Figure 1. Two most common op-amp configurations.

From basic op-amp application theory it should be clear that in both cases shown in Figure 1 that the negative feedback will cause the output voltage to go to whatever voltage is required to bring the inverting input to the same potential as the non-inverting input. The result for each case is:

$$V_{\text{Oa}} = - V_{\text{in}} \frac {R_f}{R_i} + V_{\text{ref}}$$

$$V_{\text{Ob}} = V_{\text{in}}\left( 1+ \frac {R_f}{R_i}\right)\ + V_{\text{ref}}$$

Note that $$\V_{\text{ref}}\$$ and $$\V_{\text{in}}\$$ have to be referenced to some point and that the output is referenced to the same point. If $$\V_{\text{ref}}\$$ is zero then we get our standard op-amp amplifier gain formulas.

$$V_{\text{Oa}} = - V_{\text{in}} \frac {R_f}{R_i}$$

$$V_{\text{Ob}} = V_{\text{in}}\left( 1+ \frac {R_f}{R_i}\right)$$

Lever amplifier

simulate this circuit

Figure 2. The inverting lever. The fulcrum is 1/3 along the lever so it is working with a gain of -2.

• (a) The input, fulchrum and output are all at the reference voltage. Their height above reference is zero.
• (b) The input has been pressed down to -1. The output has risen to +2 with respect to the reference.
• (c) Exactly the same lever but with the reference moved to a different height. Now input, fulcrum and output are at +5.
• (d) The same angular displacement has been applied. Now the input is at +4 and the output at +7 relative to the reference.

Q: What is the difference in amplification of (d) versus (b)?
A: Nothing. The world hasn't changed. Our point of reference has changed so input, fulcrum and output have a fixed offset due to the new reference position.

• "Note that $V_{ref}$ and $V_{in}$ have to be referenced to some point and that the output is referenced to the same point": This is precisely what I'm asking about: Why is it that those points are the same? Nov 9, 2018 at 15:28
• In any measurement system a reference point is required. If I measure the height of two buildings I can only tell which one has the highest roof if I have a common base line. You could use the building height above ground provided you know the offset of one ground relative to the other but it is easier to reference everything to a common standard - maybe sea-level in this example. Does that help? Nov 9, 2018 at 15:40
• See if the lever analogy helps. Nov 9, 2018 at 18:15
• Any number I'm given (and $V_{0a)$ .... ) are only that: Numbers that should give me the electric potential difference to some other point in the circuit. In the moment you write down an equation (like you did), you already assumed a reference point in the electric circuit for any of the Numbers in the equation. The other answer pointed out that the electric potential at the output is one of the two electric potentials at the supply-connectors, and that's why the reference point of the output voltage is the same as the one of those supply connectors. Nov 10, 2018 at 13:51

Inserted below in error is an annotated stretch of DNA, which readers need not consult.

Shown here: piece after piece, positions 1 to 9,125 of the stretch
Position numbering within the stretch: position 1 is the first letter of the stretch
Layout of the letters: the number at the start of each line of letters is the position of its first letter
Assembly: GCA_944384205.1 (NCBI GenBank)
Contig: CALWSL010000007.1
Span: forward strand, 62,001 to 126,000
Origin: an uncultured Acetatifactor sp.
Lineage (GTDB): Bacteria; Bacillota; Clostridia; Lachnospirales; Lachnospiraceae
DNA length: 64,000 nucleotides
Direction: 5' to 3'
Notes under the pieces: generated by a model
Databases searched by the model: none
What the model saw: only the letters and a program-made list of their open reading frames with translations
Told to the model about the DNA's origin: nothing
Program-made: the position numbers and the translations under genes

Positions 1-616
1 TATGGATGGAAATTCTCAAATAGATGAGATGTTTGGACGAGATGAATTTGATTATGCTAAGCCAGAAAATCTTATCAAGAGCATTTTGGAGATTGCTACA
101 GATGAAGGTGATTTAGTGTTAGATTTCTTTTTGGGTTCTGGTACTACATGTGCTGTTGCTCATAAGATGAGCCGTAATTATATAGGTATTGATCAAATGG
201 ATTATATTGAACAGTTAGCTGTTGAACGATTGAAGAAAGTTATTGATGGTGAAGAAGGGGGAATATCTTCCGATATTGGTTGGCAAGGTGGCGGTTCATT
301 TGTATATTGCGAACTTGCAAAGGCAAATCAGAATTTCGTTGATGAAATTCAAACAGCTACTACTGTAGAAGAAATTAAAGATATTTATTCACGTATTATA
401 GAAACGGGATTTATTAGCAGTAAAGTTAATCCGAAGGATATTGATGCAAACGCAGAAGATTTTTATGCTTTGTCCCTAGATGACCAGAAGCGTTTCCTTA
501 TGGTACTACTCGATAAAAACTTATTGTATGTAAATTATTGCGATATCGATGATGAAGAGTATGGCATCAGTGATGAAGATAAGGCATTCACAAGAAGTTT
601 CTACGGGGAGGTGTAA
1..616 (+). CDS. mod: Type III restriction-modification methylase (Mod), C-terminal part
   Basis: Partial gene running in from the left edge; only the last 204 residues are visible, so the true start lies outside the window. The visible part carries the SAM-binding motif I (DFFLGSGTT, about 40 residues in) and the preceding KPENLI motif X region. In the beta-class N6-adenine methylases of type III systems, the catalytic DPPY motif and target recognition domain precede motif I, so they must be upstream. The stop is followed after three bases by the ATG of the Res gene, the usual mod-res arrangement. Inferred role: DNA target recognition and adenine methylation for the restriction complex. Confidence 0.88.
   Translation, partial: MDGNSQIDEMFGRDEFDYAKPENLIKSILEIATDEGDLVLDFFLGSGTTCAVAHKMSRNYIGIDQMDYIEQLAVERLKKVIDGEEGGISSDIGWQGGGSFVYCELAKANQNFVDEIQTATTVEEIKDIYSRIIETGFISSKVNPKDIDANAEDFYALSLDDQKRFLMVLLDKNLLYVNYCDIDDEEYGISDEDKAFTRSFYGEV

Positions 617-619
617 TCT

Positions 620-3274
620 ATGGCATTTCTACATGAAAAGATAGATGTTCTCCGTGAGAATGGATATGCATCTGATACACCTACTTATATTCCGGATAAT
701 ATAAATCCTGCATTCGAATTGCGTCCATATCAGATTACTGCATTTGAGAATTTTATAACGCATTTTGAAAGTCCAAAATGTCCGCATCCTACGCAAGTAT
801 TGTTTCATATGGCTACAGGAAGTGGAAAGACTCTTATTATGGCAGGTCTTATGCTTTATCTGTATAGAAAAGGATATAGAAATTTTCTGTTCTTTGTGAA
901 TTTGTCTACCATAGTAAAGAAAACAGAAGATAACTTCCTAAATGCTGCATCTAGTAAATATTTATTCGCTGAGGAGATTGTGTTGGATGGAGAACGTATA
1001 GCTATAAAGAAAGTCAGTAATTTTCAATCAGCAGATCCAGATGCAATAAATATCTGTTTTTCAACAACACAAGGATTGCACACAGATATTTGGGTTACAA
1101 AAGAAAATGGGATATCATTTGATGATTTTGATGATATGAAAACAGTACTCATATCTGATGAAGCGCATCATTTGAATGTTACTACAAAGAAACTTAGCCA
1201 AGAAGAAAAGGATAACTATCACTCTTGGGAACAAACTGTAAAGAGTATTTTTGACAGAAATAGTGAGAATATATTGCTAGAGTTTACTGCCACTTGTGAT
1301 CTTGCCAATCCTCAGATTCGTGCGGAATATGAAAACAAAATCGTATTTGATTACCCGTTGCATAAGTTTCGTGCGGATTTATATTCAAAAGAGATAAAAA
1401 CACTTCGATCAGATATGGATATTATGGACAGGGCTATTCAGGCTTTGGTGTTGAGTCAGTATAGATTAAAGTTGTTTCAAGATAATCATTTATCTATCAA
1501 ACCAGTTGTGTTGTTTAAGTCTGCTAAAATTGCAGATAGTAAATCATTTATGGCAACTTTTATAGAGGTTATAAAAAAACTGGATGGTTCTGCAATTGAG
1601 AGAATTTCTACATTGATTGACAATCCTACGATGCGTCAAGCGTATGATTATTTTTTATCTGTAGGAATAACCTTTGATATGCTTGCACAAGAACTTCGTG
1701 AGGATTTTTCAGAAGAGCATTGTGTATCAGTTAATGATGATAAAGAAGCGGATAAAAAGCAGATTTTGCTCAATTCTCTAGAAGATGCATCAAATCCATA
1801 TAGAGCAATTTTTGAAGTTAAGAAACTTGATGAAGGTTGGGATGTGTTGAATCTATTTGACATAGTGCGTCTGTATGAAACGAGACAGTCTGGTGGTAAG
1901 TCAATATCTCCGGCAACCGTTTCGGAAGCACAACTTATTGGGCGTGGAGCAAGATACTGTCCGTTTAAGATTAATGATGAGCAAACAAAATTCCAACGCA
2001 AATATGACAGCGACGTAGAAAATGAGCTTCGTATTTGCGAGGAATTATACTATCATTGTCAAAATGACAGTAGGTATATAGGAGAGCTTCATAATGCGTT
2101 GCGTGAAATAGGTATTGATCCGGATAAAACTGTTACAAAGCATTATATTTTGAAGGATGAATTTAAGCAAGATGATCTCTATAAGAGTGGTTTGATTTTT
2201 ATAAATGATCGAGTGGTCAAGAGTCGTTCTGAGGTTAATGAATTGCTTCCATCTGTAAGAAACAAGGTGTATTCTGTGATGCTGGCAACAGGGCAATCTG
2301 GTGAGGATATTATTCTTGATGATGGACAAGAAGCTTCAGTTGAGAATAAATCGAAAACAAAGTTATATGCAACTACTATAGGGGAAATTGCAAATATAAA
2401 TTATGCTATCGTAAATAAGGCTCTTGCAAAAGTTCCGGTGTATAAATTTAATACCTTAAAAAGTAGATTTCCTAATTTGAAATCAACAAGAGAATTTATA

• All voltage measurements are potential difference measurements and have to be taken from a reference point. The reference point may be one of the supply pins if that suits. (It's not clear from your comments if you think my answer is incorrect in some way. If so, please clarify.) Nov 10, 2018 at 14:37

It really doesn't matter. It can only output as far as its power rails, and if you look at it as ideal, it would always be at one of those rails in the absence of any feedback.

The feedback structure is what gives it a reference. For example, in a single ended negative gain configuration, the positive input supplies the reference; it's a chosen point in the range where that voltage on the input results in the same voltage on the output.

In practice the offset voltage of the op-amp multiplied by the gain is typically much more than the supply voltage. For example the LM324 has a gain of about 100,000 and an offset of perhaps a couple of mV so hundreds of volts at the output.

If you need a number for calculations, you can think of it as ($$\V_+\$$ + $$\V_-\$$)/2 if you like, which conveniently works out to zero for balanced supply voltages, but whichever number you pick within the supply rails (for example, if you pick 0 for a 5V single supply op-amp) the error should be small for typical op-amps.

For example, a precision amplifier with a gain of 1,000,000 and an offset voltage of +/-12uV typical.. still +/-12V at the output based on the offset.